Former 7.30 host Kerry O’Brien has warned that Australia could be going down a path similar to the United States if failures in leadership are not addressed and if there is not a correction of the number of Australians living in poverty.
- Former WA premier Colin Barnett said Boomers haven’t had to sacrifice much at all
- Former host of 7.30 Kerry O’Brien said the number of Australians in poverty was rising. He compared our current social situation to that in the US
- The Federal Government’s China-focused Foreign Relations bill came under scrutiny
Returning to the ABC as a panellist on Q+A’s ‘Panel of Wisdom’ alongside University of Wollongong Chancellor Jillian Broadbent, former WA Premier Colin Barnett, Indigenous Pastor Ray Minniecon and OzHarvest CEO Ronnie Kahn, Mr O’Brien drew the comparison between Australia and a United States that is currently dealing with major social upheaval.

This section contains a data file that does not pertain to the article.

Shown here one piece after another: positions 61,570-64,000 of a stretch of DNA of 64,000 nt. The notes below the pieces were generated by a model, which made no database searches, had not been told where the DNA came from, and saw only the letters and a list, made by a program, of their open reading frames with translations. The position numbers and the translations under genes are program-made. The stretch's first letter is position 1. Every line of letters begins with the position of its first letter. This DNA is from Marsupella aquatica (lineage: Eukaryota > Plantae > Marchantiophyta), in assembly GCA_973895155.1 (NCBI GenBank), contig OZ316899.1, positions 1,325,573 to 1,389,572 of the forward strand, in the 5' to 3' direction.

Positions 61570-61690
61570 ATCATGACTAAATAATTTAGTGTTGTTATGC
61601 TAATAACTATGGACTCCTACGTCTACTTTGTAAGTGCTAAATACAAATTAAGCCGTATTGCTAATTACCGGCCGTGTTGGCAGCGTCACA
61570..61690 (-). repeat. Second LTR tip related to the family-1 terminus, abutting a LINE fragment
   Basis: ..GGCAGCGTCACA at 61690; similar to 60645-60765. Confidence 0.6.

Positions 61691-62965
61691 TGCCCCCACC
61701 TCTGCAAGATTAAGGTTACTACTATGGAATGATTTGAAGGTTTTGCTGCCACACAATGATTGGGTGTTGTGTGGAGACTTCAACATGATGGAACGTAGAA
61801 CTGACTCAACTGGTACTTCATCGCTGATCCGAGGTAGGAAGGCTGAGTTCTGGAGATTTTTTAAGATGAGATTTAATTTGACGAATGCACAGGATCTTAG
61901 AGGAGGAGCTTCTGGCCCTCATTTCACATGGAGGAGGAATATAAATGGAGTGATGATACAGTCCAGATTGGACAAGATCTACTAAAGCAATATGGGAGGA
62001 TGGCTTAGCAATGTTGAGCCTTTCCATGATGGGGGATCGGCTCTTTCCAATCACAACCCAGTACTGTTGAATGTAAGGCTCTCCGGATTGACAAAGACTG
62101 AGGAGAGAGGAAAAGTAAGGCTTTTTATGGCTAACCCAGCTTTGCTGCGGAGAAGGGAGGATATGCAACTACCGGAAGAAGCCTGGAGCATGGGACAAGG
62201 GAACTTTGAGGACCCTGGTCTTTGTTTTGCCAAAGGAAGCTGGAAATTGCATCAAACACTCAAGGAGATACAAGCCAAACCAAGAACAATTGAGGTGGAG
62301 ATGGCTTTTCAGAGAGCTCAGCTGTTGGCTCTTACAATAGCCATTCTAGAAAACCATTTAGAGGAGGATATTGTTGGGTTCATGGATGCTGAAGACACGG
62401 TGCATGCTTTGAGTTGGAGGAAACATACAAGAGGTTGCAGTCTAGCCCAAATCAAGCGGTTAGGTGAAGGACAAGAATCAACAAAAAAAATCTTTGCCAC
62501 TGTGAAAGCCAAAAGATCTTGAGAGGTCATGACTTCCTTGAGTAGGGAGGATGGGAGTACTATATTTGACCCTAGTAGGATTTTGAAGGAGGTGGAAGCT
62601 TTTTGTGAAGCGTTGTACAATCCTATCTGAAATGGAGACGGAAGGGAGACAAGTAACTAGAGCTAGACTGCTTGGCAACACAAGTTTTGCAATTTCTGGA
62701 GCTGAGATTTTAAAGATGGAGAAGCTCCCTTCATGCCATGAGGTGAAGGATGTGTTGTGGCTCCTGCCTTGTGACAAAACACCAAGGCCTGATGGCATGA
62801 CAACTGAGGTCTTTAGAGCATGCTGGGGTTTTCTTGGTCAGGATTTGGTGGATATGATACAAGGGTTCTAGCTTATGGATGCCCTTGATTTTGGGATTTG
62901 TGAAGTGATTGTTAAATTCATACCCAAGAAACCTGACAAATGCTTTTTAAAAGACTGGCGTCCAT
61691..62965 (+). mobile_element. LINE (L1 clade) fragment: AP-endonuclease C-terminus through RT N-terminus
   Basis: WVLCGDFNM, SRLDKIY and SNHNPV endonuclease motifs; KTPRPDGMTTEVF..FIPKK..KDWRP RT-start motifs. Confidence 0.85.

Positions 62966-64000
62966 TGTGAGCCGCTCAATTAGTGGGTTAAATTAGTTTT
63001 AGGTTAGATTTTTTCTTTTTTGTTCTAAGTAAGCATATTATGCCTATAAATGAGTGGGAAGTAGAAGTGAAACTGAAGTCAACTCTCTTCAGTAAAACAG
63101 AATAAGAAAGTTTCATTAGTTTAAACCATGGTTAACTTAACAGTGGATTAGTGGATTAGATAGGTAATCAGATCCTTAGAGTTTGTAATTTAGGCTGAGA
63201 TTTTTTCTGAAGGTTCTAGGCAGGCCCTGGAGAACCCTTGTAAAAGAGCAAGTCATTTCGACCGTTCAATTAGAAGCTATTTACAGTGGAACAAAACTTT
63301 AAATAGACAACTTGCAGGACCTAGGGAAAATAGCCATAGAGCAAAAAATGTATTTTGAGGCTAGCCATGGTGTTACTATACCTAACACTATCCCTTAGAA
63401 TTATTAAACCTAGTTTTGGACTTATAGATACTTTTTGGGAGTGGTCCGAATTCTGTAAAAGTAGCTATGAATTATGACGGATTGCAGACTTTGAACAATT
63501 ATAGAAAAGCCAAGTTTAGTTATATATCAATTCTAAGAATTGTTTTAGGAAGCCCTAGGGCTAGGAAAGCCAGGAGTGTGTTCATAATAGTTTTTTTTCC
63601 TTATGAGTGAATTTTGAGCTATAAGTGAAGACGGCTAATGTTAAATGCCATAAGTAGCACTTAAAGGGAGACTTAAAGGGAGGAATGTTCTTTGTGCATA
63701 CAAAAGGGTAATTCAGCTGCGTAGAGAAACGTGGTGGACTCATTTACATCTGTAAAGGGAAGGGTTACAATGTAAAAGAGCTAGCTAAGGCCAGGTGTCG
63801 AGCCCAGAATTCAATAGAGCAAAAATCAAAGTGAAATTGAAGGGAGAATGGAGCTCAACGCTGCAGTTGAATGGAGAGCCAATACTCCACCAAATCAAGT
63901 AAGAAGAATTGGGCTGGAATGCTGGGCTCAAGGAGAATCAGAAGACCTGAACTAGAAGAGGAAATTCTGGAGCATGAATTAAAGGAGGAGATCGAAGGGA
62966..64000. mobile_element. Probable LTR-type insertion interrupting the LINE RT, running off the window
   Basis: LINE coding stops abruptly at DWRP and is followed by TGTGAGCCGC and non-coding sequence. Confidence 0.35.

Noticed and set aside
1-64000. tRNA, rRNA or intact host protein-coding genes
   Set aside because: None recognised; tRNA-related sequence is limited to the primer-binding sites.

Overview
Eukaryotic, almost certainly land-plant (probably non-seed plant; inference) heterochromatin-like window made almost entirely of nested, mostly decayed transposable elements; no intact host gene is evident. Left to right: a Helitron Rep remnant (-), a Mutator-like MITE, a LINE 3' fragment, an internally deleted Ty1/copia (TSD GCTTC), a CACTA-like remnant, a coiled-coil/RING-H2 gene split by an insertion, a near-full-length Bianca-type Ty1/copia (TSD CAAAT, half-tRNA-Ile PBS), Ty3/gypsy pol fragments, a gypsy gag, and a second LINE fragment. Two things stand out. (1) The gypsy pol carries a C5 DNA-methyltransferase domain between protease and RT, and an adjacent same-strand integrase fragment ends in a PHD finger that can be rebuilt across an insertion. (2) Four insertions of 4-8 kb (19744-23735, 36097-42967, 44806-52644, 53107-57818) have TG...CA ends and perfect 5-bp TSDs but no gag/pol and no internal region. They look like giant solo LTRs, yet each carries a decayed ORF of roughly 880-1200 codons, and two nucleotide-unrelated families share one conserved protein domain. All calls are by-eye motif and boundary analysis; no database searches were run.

In Australia, there has been an ongoing social discussion on the wealth of Boomers versus that of struggling younger generations.
And while Mr O’Brien said he was happy to be a part of the older generation, he also shared his concerns about the future.
“I’m a parent and like every Boomer parent, I would want at least as much, if not more, opportunity for my children and my grandchildren than I had and certainly that my parents had and I don’t believe that’s going to be the case,” he said.
Former WA Premier Colin Barnett agreed that the Boomer generation had for the longest time had it good compared to younger generations.
“For younger people, it is going to be more difficult to own a home and maybe to some extent the aspiration is above what is reality.
“Young people today are going to have multiple changes of career, occupation and the like and that’s going to be challenging.”
He then made a comment about Australia being an egalitarian society but Mr O’Brien said egalitarianism in Australia was not really the reality.
“I don’t think Australia is as egalitarian as we’d like to think at all,” Mr O’Brien said.
“I’ve read credible studies which tell me Australia was a more equal society when I was a kid than it is today.